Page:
One core strategic management concept that folks often struggle with is the idea of operational effectiveness (OE). OE is the pursuit of such goals as cost efficiencies, quality improvements, and faster speed of delivery. As Michael Porter put in 1996, OE means “performing similar activities better than than rivals”. Such actions are not a recipe for ongoing or sustainable advantage. Instead they are just part of ongoing improvement path that all decent firms should be on.
The distinction here is between OE and strategy. The latter involves trying to find activities that generate value for customers (or reduce costs) that are different from rival firms, or which tackle the cost, quality and speed goals in a distinct fashion. This may well be the path to sustainable advantage. See a nice expanded elaboration of this distinction on this blog post I found from the dark ages (well, 2005!).
Times of economic turmoil, such as we are witnessing across the corporate arena, often lead to the necessary self-reflection by executives that is missing in the heady good times. This interview with the Chief Information Officer (CIO) at one of the world’s larger oil companies (Sunoco), offers some candid insights into this firm’s realisations:
“I think there is a realization now that competitiveness does not derive from the raw technology. The competitive advantage doesn’t come from having the same set of Lego bricks that everyone else has access to. It comes from taking that set of Lego bricks and understanding how they can be put together to understand specific issues that your business is facing in your industry. And how you put them together will be very different from someone else in a different company, even though they are a competitor.”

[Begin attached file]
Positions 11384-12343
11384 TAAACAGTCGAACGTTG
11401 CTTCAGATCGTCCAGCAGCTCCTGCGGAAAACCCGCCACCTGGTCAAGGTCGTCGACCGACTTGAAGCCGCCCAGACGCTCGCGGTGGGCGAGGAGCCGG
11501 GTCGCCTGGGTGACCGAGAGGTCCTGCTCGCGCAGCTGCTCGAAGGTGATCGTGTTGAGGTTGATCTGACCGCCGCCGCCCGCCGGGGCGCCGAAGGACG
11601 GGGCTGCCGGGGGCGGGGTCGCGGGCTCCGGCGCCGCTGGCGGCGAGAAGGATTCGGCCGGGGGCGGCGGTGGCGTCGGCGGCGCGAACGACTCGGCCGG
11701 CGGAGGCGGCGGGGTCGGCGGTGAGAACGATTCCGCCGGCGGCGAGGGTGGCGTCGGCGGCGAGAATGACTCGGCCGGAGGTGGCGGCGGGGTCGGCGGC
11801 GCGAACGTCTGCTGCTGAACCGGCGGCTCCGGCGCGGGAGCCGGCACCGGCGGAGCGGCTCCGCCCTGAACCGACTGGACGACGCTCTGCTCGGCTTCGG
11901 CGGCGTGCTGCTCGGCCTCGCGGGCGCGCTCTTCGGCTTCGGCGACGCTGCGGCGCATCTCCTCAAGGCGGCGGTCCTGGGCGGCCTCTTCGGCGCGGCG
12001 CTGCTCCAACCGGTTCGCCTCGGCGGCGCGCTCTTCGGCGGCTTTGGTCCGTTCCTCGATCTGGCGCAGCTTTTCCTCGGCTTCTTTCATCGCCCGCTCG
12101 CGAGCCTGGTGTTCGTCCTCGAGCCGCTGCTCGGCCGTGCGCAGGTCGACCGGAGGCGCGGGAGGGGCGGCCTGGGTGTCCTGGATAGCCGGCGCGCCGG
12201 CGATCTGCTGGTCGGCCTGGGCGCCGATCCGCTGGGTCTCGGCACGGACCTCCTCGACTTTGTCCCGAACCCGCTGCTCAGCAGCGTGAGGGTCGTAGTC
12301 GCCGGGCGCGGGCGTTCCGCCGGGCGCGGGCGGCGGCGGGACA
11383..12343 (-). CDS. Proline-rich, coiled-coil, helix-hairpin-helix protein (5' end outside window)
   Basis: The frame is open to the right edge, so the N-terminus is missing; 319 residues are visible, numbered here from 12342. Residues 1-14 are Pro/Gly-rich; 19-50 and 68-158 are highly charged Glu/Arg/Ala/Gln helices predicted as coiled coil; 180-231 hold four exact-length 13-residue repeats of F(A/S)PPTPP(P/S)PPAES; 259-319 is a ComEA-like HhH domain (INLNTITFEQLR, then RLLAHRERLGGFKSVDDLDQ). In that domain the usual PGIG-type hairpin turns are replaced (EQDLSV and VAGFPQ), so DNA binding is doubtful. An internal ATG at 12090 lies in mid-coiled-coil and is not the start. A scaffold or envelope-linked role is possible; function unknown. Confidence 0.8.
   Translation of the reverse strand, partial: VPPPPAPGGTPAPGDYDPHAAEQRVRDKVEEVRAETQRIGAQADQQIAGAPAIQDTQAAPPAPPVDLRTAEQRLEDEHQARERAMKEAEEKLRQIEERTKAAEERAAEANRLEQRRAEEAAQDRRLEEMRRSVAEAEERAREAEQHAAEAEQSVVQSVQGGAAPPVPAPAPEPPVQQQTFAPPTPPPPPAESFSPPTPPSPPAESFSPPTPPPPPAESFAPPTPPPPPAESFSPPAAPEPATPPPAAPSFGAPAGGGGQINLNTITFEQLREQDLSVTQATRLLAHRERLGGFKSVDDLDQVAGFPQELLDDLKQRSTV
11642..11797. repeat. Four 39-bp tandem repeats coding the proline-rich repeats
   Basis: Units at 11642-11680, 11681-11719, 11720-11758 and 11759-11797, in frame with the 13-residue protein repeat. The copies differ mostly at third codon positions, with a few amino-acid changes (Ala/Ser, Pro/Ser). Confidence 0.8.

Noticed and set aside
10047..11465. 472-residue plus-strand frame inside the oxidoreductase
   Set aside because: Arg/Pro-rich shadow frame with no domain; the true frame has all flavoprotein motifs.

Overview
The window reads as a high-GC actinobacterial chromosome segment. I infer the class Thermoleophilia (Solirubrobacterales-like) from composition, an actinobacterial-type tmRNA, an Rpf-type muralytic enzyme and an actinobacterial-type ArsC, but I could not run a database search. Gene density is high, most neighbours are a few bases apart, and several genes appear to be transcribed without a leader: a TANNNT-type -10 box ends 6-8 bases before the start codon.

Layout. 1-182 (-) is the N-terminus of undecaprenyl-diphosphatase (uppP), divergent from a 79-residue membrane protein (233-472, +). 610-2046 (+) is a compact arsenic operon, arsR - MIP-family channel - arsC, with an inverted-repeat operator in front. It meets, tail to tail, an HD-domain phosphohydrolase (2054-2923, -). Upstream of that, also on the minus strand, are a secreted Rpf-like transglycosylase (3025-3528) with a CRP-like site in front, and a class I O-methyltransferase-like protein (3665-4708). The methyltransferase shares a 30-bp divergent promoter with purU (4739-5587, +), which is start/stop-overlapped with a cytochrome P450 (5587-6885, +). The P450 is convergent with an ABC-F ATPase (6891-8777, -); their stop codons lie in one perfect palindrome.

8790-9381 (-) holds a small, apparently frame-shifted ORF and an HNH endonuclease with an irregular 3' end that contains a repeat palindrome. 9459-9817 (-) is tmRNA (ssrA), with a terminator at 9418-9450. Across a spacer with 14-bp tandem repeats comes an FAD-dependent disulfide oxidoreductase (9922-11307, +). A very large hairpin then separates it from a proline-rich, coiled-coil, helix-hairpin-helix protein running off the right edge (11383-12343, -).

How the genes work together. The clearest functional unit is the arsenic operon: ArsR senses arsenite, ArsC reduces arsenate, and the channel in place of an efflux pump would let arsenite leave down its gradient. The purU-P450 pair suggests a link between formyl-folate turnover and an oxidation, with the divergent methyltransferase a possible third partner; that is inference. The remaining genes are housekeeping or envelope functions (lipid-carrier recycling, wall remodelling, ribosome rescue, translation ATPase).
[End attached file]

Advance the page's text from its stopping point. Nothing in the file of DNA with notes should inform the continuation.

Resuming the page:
“It was only when we were trying to tighten our belts earlier this year that we asked ourselves, “What would happen if we didn’t get new PCs for 15 months? And was anyone actually complaining that they couldn’t deliver a product, that they couldn’t get cash to a bank, that they couldn’t execute a trade because their computer was too old?” Of course not.”
Sunoco have clearly realised that upgrading technology with too little consideration of its usefulness is not even a source of operational effectiveness. It was just a lazy habit of a firm with very healthy cash flows. Now that the bottom line is a core consideration, the firm is starting to examine more efficient ways to handle such technology.
The article mentions the examination of cloud computing options such as gmail. Such shifts in purchasing of IT infrastructure are very unlikely to be a source of sustainable competitive advantage for any firm (other than the firms providing the infrastructure). As more and more firms go down this path, the bar will simply have been raised. Firms will need to look elsewhere for strategy choices…